US politicians join calls from the public and the media for senior government officials to admit they were slow to respond to Katrina.

The hurricane may knock as much as 0.5% off the US' annual gross domestic product (GDP), US Treasury Secretary John Snow forecasts.

Meanwhile, the Congressional Budget Office says 400,000 people may have lost their jobs as a result of Katrina.


Engineers begin pumping water from New Orleans after repairing a key breach in the city's floodwalls, eight days after Katrina struck.

New Orleans residents ordered to leave as officials warn of health risks

Mayor Ray Nagin orders the forced evacuation of anyone still in the city, amid serious health fears.

Amid mounting criticism of the federal emergencies agency, US President George W Bush says he will lead an investigation into how the disaster was handled.


Residents who fled Hurricane Katrina are allowed to return briefly to inspect their homes in New Orleans and collect personal items. An 1800 curfew is set.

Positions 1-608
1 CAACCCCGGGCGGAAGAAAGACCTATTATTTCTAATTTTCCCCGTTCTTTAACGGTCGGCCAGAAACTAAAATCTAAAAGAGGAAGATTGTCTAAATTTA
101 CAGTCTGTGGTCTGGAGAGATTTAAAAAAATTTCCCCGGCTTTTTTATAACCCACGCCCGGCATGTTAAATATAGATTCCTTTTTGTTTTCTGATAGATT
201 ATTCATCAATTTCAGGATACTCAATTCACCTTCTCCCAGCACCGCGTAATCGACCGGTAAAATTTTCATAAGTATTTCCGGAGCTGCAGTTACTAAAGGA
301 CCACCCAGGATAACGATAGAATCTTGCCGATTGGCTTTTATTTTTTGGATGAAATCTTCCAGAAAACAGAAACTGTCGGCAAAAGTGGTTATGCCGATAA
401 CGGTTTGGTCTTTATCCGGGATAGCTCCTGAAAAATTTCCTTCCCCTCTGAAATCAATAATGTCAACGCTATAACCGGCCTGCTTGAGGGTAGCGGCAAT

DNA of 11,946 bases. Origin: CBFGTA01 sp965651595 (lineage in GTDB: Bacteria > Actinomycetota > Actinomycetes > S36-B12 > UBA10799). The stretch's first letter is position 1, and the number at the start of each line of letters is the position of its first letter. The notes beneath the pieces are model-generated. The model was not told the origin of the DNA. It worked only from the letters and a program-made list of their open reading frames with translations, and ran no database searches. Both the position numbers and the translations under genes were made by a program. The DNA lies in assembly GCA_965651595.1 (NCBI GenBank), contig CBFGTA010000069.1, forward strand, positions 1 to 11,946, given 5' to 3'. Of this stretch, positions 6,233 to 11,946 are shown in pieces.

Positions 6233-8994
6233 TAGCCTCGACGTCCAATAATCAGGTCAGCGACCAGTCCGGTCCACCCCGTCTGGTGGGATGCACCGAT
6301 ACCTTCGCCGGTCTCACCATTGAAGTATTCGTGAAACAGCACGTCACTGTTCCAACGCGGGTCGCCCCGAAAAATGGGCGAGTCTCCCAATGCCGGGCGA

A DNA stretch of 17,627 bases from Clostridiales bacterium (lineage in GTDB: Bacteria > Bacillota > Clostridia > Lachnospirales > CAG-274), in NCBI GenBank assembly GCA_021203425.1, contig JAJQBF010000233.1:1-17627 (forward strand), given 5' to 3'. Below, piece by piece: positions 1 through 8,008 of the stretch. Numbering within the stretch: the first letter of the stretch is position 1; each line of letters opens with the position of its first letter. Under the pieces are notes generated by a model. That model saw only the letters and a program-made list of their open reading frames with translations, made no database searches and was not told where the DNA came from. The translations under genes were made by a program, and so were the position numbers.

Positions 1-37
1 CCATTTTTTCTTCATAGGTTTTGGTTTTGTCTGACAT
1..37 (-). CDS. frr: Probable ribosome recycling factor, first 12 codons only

Draining New Orleans

Rescuers still scour streets and homes to find survivors - it is estimated that 10,000 people remain in the flooded city.

President Bush makes his second trip in three days to the area.

Two of his predecessors - George Bush Sr and Bill Clinton - join forces to launch a national appeal.


New Orleans is left almost deserted after thousands of survivors are flown out to neighbouring states.

Evacuation continues

The administration says security has been restored in the city and full federal help is in place.

For the first time since the hurricane struck, the US appeals for international aid, requesting blankets, first aid kits, water trucks and food.

Visiting New Orleans, Defence Secretary Donald Rumsfeld says it could take years for the city to recover.

Meanwhile US Secretary of State Condoleezza Rice rebuffs criticism that the government was slow to respond to the emergency, saying "Nobody, especially the president, would have left people unattended on the basis of race."

US Health and Human Services Secretary Michael Leavitt says the death toll from Katrina will be in its thousands - the first such acknowledgement by a federal official.

He says recovery workers will have to go from house to house and warns of grim days ahead.


What is described as the largest airlift operation in US history gets under way.

A huge airlift rescues thousands of survivors from New Orleans